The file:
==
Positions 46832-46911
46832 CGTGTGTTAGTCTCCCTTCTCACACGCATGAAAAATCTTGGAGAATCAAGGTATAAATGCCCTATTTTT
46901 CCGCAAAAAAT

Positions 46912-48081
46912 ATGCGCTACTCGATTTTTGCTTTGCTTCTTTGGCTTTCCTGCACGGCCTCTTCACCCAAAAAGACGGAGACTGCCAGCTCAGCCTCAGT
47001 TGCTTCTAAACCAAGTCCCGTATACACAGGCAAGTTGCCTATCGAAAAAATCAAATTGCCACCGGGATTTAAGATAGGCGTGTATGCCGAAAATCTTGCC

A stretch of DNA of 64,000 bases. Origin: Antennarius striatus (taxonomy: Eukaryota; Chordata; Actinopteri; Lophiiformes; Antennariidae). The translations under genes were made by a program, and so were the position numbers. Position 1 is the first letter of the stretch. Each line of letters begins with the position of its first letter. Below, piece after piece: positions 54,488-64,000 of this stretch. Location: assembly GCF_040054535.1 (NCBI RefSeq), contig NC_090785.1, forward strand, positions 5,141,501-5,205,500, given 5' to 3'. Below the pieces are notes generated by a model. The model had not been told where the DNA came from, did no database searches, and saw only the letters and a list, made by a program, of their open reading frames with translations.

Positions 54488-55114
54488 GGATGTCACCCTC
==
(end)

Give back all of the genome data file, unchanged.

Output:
Positions 46832-46911
46832 CGTGTGTTAGTCTCCCTTCTCACACGCATGAAAAATCTTGGAGAATCAAGGTATAAATGCCCTATTTTT
46901 CCGCAAAAAAT

Positions 46912-48081
46912 ATGCGCTACTCGATTTTTGCTTTGCTTCTTTGGCTTTCCTGCACGGCCTCTTCACCCAAAAAGACGGAGACTGCCAGCTCAGCCTCAGT
47001 TGCTTCTAAACCAAGTCCCGTATACACAGGCAAGTTGCCTATCGAAAAAATCAAATTGCCACCGGGATTTAAGATAGGCGTGTATGCCGAAAATCTTGCC

A stretch of DNA of 64,000 bases. Origin: Antennarius striatus (taxonomy: Eukaryota; Chordata; Actinopteri; Lophiiformes; Antennariidae). The translations under genes were made by a program, and so were the position numbers. Position 1 is the first letter of the stretch. Each line of letters begins with the position of its first letter. Below, piece after piece: positions 54,488-64,000 of this stretch. Location: assembly GCF_040054535.1 (NCBI RefSeq), contig NC_090785.1, forward strand, positions 5,141,501-5,205,500, given 5' to 3'. Below the pieces are notes generated by a model. The model had not been told where the DNA came from, did no database searches, and saw only the letters and a list, made by a program, of their open reading frames with translations.

Positions 54488-55114
54488 GGATGTCACCCTC